Saving Biodiversity Through Science


Wave Staff

Elle Richardson, Science Editor

Biotechnology and genetic modification are two ways to help conserve biodiversity. It is very important to further develop these techniques to make them more sustainable and safer. But what is biotechnology and genetic modification? Biotechnology is defined by the Department of Biotechnology and Food Science as “technology that utilizes biological systems, living organisms or parts of this to develop or create different products”. Genetic modification is defined by Live Science as “technology that utilizes biological systems, living organisms or parts of this to develop or create different products”. Together, these can be used to protect biodiversity, or “the variety of life in the world or in a particular habitat or ecosystem” as defined by Oxford Dictionary.


Biotechnology is used to create living organisms out of other living beings. This includes cloning, in-vitro fertilization, biochemistry, and molecular biology. This way, endangered species can get help getting their numbers up. It is starting to be used on a more wide scale basis to prevent extinction. The most recent event was the Cretaceous–Paleogene extinction event, which occurred approximately 66 million years ago. Biotechnology can take old pieces of genetic material and turn them into species again. This is used by grafting this old genetic material with genetic material with the descendants/family members. It can also be used to create materials that would be rare in the natural world. An example of this is the rhino population. Scientists have recreated rhino horns and are flooding the poached horn population with them. This would lower the price of the horns and discourage poachers.


Genetic modification is also proven to help species conservation. It helps create more resilient communities by giving species more resilient genes and can help protect native species from invasive species. An example of this is when NC State’s College of Natural Resources helped increase the resilience of American chestnut trees to an invasive species of fungus. It can also help prevent another large scale species extinction as it can help make species more resilient towards the causes of large scale species extinction. Climate change is a big cause of large scale species extinction (the ending of the last Ice Age for example).


Modification allows species to be better adapted for the coming conditions. It can also help reduce the overexploitation of natural resources. It can help species produce more resources as not as many need to be killed/harvested in cases of legal harvesting. It can make it harder to kill the organism/obtain the resource and can hurt the price of the resource by taking away the feature of value in cases of illegal harvesting, or poaches. Two examples of this are making mahogany less colorful and making egret plumes less voluminous. This is a viable solution as long as it doesn’t hurt the organism in question by taking away important adaptations.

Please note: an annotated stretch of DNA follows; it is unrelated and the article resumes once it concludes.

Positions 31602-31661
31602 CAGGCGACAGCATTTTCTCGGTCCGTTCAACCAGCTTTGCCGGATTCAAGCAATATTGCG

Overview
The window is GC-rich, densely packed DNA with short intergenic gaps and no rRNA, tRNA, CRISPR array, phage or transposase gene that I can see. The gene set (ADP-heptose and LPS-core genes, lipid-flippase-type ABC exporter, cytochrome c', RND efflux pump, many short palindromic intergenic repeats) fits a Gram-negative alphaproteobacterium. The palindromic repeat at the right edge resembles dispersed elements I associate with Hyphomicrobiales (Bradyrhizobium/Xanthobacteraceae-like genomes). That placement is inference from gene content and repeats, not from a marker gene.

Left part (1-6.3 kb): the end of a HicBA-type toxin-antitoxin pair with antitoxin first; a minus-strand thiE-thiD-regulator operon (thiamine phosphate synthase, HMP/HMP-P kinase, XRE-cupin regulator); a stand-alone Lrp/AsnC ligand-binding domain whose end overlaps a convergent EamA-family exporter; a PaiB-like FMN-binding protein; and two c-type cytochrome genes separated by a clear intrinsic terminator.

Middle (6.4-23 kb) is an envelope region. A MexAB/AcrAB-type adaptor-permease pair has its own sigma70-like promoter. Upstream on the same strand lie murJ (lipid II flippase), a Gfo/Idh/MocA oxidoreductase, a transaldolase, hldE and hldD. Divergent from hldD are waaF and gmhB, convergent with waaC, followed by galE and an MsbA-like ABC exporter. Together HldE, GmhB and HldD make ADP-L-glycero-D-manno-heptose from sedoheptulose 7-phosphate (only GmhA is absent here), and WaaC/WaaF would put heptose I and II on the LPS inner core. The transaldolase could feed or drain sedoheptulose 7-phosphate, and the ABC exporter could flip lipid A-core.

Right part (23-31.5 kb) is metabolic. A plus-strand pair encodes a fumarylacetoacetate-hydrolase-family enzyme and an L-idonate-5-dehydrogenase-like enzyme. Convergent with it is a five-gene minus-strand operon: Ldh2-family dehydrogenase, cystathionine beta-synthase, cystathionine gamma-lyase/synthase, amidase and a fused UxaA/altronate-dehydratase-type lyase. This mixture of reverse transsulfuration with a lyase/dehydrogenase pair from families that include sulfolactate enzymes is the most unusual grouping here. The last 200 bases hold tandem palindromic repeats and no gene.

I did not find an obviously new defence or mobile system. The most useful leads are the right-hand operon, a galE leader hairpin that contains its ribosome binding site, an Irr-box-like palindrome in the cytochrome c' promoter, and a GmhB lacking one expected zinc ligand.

The Egret which is highly vulnerable to poaching. (Getty Images)

Humans have a long history of using non-renewable resources. We started by burning wood and then moved on to burning coal. The Industrial Revolution brought around engines and the combustion engine was invented. Petroleum and kerosene became safer and started to be used as fuel, causing oil monopolies to grow. Cars became much more popular, making gasoline a necessity. Then, oil in the Middle East was discovered and the oil industry boomed. Getting out of this cycle of non-renewable energy usage can be difficult, but it is feasible. Some solutions to this include raising the price of non-renewable energy, making renewable modes of transportation easily accessible, further developing and researching sustainable resources to make them more affordable and efficient, and making renewable resources accessible to poorer countries.


Both biotechnology and genetic modification can be used to prevent the loss of biodiversity on a global scale. This is done by preserving the genetic variety of species while making them more resistant to threats. This is a good solution, but conservation is better to prevent species from becoming endangered, threatened, or extinct in the first place.